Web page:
Meet Frank, the British bulldog. His owner, Louise Grant, bought him on a whim one rainy weekend nearly two years ago but has discovered that just like becoming an accidental parent, he is a lot more work than she imagined.

Until this summer Frank was a happy and mischievous 28kg (and still growing) puppy. Despite his fearsome look, he is actually shy around strangers and would prefer to squeeze himself under a cafe table than allow dog-loving passers-by to pat him.

But all that changed when Frank went to Waiheke Island to spend the summer. Louise rented a house and the plan was to commute to work in the city four days a week so she and Frank could enjoy romping on the beach, having friends to stay and generally enjoying a marvellous summer.

Except it didn't work out that way.

Frank was unsettled. Everything was unfamiliar; ferry rides, a strange house, scary sounds, lots of people.

He became snappy and irritable with Louise's friends, and when he would normally easily interact with other dogs on the beach, he was getting angry and unpredictable.

Within a few weeks Louise couldn't trust him off the leash any more. So she marched him off to therapy.

Two sessions for $450 - that should do the trick.

Now, meet Carole Ellis, the "dog listener" - we won't call her a dog whisperer as American television pet therapist Cesar Millan owns the rights to that brand.

Carole and her husband Rob run Pets in the City, a doggy day spa and boarding kennels and cattery in Mt Wellington. They have been breeding and working with dogs for more than 35 years and are now qualified dog listeners through the UK's Jan Fennell, who, much like Millan, has made her name and television fame teaching owners how to "speak dog".

Carole says she can help Louise understand what's going on in Frank's head.

"I have a passion for dogs and for owners to have a dog who is totally relaxed. I don't like stressed dogs," she says.

Dealing with delinquent dogs who jump up, constantly bark, pull on their lead, whine and cry when their owner is away is easily solvable, she says.

But first, the owner has to understand what they have done to cause this behaviour. In fact Frank's two two-hour therapy sessions are more about giving Louise advice on how to correct her behaviour than his.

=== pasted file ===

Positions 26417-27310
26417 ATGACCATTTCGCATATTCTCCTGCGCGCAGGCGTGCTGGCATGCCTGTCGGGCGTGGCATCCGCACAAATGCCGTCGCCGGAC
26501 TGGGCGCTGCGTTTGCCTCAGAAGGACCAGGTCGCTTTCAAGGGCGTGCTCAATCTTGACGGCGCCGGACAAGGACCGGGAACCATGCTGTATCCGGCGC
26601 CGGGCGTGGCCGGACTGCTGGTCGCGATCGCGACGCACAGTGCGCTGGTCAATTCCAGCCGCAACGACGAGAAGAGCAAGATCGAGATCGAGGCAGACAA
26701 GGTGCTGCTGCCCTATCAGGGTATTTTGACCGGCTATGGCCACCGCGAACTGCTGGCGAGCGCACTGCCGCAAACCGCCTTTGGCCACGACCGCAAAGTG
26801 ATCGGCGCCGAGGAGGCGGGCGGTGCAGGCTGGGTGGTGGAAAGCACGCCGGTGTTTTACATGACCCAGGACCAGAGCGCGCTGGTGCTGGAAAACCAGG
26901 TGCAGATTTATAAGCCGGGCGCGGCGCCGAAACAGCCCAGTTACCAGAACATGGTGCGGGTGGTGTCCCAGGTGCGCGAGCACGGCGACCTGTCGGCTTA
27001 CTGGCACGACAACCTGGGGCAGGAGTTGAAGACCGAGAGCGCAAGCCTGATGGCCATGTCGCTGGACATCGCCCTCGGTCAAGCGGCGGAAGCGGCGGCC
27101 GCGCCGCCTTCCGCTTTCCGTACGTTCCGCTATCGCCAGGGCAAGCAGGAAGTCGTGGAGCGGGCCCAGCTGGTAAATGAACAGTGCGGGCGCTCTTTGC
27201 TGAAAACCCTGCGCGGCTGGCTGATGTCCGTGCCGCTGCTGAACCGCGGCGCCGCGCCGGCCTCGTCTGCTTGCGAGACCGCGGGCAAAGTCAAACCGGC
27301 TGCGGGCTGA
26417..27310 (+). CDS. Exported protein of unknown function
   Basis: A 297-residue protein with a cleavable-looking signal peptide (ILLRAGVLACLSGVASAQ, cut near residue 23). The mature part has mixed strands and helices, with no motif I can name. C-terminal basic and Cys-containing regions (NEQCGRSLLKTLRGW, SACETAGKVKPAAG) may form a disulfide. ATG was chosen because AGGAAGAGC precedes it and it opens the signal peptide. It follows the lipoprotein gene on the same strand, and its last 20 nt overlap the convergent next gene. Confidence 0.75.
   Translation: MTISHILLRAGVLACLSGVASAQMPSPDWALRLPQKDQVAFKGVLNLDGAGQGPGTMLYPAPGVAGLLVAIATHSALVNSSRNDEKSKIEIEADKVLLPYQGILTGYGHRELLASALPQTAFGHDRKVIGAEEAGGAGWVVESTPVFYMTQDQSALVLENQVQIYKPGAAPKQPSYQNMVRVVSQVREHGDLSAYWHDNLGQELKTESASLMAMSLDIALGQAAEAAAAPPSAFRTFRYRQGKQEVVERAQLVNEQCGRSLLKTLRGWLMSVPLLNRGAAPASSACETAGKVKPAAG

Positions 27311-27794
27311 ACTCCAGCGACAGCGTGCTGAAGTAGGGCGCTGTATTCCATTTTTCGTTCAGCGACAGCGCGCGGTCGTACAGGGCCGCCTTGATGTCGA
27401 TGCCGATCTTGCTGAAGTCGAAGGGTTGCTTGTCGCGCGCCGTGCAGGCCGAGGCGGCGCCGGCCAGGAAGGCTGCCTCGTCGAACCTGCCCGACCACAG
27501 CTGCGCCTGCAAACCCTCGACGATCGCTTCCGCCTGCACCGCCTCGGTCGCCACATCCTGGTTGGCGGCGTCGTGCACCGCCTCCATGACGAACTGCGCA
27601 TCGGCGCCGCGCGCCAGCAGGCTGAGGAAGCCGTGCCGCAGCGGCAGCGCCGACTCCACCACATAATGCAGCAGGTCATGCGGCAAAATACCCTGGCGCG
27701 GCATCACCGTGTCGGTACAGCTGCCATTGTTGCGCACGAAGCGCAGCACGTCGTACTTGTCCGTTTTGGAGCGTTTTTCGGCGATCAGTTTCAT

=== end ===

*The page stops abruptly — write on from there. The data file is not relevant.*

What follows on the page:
In a nutshell, Carole explains how a cute puppy goes from dependent and adorable to aggressive and annoying.

When they're born their mother teaches them discipline and manners. But at 6 or 8 weeks' old they are taken from their mother and those boundaries fly right out of the window.

Who can resist a puppy, right? He is picked up and cuddled whenever he wants, allowed to sleep on the bed, played with and given a lot more attention than his canine mother would ever bother with.

Some owners go so far as to replace his bowl of food if doesn't like it because he's just so cute, the little darling can have something else.

Within a week or two he is feeling worshipped and pretty important. He gets his way and the humans obey him. He is the alpha in the house. But he also takes his responsibilities seriously. As alpha, he is their protector.

And therein lies the rub. It's stressful having to look after humans all day.

In Frank's case, his unfamiliar surroundings meant he wasn't easily able to be boss. He's top dog and Louise is his puppy, says Carole.

Therefore when lots of strangers are around or noises frighten him through the fence, he has to be constantly on guard.

Frank's behaviour is not unusual and speaking to Louise two weeks after therapy, the results appear dramatic. "I loved my dog too much and treated him like my baby," she says with a new clarity about her parenting techniques.

Since Carole trained Louise on how to change the balance of power and relieve Frank of the unwitting burden of having to look after her, he is much more relaxed.

"He's so much happier," Louise says. "He lies down on the ferry instead of standing on guard, he's a lot more relaxed, walks better on the lead and spends more time lying on his side. Dogs only lie on their side when they're relaxed."

Of course, he stills wants Louise's attention and will still try to eat her shoes, but she doesn't have to shout any more, much to the relief of Waiheke Island residents.

"Each dog has its own personality," says Carole "But I don't buy into people saying 'my dog is naughty'. They learn from humans. Dogs can't have a good life while they have to look after the humans."

And at that moment Jack and Jill, brother and sister shih tzus, arrive to stay at Pets in the City, and Carole leaps up to welcome them with a big cuddle.

Most common issues

* Barking
* Jumping up
* Constantly interrupting when friends are over
* Demanding attention
* Separation anxiety